My hands stopped their work. I had a feeling I knew the request. "I can never see my brother again. Or any of them."

My betrothed yanked the weed out of the ground, holding it before me in question. I told him to toss it as far as he could. With a small smile, he obliged, throwing it farther than I had thought possible. He sobered up quickly, drawing my dirty hands into his own. My hands looked so small against his. "It's court politics, mistress. I'll do whatever I can so that you may speak to your father, but Robert's folly…"

"Please," she begged him to stop. "I understand sacrifice. All my life, my father never spoke of my worth until this marriage. I want to make him proud." Then my eyes hardened, "And I want to show him that breaking the law isn't the only way to affect things."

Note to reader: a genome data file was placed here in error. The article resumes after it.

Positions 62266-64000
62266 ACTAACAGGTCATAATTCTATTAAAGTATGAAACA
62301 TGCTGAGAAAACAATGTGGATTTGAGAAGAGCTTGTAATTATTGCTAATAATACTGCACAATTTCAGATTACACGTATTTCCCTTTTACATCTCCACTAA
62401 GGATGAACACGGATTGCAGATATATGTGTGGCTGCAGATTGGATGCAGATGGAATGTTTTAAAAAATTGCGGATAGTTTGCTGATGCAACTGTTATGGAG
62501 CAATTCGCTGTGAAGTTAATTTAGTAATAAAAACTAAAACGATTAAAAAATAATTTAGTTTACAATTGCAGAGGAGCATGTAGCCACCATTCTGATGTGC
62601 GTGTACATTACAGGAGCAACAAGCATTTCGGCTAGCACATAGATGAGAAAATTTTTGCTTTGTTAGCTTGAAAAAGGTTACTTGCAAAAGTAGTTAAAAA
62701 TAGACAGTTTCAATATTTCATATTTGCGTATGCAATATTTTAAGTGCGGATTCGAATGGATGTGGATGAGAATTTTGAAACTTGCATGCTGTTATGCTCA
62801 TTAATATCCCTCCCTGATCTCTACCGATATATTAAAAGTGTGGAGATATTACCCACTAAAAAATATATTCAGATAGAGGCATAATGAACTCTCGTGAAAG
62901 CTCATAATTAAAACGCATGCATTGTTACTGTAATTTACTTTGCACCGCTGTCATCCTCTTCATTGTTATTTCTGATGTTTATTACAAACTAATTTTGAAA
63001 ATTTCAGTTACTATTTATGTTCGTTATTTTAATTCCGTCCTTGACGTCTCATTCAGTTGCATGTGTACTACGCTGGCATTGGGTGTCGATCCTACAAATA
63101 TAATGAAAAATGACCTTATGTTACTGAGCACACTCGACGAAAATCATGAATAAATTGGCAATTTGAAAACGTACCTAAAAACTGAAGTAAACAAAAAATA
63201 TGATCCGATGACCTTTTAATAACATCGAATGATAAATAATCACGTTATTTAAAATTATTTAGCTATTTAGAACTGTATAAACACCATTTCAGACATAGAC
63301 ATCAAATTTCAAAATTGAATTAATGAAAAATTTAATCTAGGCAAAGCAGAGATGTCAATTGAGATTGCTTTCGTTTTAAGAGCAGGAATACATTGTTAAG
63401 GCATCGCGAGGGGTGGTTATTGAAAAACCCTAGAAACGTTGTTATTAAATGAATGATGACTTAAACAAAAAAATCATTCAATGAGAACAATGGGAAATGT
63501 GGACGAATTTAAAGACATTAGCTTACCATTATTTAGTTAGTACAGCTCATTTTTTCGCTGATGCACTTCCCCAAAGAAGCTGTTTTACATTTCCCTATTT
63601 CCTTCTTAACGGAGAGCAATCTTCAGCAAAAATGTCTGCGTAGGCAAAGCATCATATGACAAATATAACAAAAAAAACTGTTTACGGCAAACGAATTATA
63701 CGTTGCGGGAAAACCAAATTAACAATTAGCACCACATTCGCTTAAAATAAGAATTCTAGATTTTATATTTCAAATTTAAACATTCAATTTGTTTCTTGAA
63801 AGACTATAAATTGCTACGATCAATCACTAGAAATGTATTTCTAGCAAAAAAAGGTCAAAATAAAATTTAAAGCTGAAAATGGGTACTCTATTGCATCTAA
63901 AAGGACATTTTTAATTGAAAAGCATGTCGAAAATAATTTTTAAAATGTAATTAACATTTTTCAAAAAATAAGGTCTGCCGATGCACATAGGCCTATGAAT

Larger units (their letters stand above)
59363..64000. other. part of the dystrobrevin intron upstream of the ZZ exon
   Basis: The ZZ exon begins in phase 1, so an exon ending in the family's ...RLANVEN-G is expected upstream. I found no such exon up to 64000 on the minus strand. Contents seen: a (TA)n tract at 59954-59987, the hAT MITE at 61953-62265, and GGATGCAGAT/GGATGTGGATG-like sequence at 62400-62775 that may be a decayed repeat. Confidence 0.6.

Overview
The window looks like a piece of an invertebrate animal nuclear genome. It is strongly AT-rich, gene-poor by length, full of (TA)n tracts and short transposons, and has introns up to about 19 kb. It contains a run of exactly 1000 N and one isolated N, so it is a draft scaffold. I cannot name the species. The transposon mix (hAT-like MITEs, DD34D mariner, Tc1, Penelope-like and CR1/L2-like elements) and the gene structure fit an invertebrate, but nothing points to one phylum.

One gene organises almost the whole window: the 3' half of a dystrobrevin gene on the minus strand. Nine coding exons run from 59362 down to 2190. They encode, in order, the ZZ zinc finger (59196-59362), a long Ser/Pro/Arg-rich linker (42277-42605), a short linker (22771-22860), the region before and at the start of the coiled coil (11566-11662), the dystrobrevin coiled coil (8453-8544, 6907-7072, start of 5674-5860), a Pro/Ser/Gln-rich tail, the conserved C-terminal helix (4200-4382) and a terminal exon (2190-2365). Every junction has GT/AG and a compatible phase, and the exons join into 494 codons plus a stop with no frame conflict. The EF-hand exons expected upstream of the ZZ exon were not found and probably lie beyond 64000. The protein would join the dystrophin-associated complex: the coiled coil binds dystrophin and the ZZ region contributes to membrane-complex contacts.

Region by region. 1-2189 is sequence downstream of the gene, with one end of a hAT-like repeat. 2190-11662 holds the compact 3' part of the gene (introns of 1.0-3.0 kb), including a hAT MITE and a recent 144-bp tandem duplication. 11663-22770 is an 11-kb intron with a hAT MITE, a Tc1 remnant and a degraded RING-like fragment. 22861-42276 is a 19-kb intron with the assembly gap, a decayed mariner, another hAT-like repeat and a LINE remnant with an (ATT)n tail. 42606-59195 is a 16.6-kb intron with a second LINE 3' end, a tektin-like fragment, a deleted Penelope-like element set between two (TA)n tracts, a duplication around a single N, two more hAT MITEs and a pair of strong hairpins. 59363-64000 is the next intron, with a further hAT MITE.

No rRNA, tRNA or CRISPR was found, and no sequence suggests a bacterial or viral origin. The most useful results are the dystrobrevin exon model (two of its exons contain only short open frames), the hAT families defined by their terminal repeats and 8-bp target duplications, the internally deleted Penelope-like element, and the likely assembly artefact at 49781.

"You are a puzzle, mistress. First in the market place you catch a thief and here, you don't know your own power." He was looking in a way that made me uncomfortable.

I set my jaw. "And you are not a puzzle, my lord? Arrogant charm and now look at you? Dirt on your hands."

A real laugh shook his chest. Then he proceeded to stare at me and regard me. He searched my face before settling on my hair and veil. I bristled. I wasn't some prized pony. Perhaps by reminding him of his behavior on our first meeting had changed him. "I don't like this veil." He reached up and touched the edge of it by my face.

Taken aback, I reached up and unpinned it. "I don't either."